"We couldn't swim in hot weather," he remembers, "and the municipal outdoor pool would close down in August."

Then, in 1954 clinical trials began for Dr. Jonas Salk's vaccine against polio and within a year, his vaccine was announced safe. "I got that vaccine at school," John says. Within two years, U.S. polio cases had dropped 85-95 percent — even before a second vaccine was developed by Dr. Albert Sabin in the 1960s. "I remember how much better things got after the vaccines came out. They changed everything," John says.

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A few years a go, American singer-songwriter Yebba Smith shared a solo a capella version of a part of "Bridge Over Troubled Water," in which she just casually sits and sings it on a bed. It's an impressive rendition on its own, highlighting Yebba's soulful, effortless voice.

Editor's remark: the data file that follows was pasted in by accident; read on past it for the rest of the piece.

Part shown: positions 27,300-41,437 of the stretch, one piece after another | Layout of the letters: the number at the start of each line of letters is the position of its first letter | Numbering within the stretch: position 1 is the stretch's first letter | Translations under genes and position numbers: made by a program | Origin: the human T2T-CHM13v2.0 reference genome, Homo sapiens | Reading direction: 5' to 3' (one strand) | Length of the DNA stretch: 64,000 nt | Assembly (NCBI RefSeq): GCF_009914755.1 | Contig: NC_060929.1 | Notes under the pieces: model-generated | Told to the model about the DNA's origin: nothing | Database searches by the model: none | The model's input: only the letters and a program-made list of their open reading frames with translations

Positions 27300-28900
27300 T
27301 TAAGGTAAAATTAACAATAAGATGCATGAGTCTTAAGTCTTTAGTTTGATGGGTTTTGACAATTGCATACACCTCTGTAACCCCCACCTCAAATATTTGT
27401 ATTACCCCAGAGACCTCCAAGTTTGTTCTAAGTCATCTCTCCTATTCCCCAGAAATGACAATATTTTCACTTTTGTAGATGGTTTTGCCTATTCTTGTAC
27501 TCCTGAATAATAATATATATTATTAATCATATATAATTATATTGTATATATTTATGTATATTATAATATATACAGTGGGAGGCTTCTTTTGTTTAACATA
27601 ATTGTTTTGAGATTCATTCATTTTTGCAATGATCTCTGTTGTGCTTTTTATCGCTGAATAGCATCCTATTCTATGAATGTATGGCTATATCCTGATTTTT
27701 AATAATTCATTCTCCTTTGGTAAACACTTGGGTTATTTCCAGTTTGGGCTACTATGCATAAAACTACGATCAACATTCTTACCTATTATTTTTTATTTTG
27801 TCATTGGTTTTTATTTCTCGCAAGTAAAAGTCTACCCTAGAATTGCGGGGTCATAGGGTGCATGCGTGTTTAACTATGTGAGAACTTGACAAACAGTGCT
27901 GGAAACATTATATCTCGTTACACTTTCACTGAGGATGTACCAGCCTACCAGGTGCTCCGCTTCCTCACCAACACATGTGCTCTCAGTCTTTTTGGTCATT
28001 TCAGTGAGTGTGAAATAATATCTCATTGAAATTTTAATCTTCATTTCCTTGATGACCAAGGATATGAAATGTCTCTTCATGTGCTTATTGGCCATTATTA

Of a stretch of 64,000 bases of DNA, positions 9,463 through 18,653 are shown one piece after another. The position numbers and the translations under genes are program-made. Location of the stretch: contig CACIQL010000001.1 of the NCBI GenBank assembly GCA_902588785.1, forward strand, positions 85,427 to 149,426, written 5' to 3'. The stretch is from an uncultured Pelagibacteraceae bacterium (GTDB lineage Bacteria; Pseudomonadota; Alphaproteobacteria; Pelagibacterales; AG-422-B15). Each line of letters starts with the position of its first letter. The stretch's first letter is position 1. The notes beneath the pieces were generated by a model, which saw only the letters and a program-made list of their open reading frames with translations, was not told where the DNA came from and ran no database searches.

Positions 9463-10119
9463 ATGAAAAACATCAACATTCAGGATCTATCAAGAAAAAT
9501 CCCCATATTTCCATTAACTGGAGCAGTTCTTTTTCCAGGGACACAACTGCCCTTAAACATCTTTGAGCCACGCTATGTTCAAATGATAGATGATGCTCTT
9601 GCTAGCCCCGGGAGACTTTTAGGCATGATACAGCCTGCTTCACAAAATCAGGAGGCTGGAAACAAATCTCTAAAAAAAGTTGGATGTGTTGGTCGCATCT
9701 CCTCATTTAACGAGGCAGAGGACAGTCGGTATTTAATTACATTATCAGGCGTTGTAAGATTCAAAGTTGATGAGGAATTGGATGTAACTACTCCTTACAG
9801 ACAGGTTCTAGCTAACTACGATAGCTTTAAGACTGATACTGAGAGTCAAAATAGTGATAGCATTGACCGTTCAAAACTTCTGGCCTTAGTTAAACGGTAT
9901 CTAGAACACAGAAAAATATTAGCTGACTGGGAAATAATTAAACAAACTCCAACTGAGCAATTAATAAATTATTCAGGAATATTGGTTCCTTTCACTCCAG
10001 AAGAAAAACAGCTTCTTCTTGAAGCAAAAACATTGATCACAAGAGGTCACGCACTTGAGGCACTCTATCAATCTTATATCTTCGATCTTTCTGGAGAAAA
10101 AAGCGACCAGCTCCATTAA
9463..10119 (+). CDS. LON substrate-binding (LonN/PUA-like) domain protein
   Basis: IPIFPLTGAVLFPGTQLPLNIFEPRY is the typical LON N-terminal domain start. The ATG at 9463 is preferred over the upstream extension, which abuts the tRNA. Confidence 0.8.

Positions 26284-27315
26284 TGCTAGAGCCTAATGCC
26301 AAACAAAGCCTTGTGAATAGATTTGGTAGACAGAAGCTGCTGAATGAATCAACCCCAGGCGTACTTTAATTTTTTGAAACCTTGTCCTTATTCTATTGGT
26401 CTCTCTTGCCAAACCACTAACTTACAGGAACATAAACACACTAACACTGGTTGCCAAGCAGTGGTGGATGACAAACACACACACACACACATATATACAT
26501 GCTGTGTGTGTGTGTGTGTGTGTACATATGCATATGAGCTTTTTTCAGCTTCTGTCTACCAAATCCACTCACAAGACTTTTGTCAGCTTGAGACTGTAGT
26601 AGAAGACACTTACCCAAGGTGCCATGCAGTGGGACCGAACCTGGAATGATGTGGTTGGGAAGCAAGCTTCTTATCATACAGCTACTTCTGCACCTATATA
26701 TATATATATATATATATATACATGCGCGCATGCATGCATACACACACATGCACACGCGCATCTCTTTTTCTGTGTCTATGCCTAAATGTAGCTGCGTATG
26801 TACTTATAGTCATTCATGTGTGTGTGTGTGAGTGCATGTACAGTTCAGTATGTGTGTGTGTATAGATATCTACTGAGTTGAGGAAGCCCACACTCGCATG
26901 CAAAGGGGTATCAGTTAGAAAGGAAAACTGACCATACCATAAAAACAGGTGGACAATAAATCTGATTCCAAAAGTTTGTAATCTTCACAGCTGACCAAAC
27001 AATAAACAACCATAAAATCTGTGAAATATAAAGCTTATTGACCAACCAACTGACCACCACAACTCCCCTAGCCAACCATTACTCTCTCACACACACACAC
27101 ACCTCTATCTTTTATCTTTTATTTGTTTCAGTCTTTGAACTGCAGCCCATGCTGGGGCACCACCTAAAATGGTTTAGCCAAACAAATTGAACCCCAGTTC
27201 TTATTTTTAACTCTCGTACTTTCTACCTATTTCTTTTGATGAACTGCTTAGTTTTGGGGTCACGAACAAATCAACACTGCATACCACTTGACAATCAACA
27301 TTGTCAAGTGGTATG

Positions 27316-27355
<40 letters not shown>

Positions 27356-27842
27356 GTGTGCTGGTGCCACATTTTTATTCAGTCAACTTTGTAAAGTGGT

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Images courtesy of John Scully, Walden University, Ingrid Scully
True

Since March of 2020, over 29 million Americans have been diagnosed with COVID-19, according to the CDC. Over 540,000 have died in the United States as this unprecedented pandemic has swept the globe. And yet, by the end of 2020, it looked like science was winning: vaccines had been developed.

In celebration of the power of science we spoke to three people: an individual, a medical provider, and a vaccine scientist about how vaccines have impacted them throughout their lives. Here are their answers:

John Scully, 79, resident of Florida

Photo courtesy of John Scully

When John Scully was born, America was in the midst of an epidemic: tens of thousands of children in the United States were falling ill with paralytic poliomyelitis — otherwise known as polio, a disease that attacks the central nervous system and often leaves its victims partially or fully paralyzed.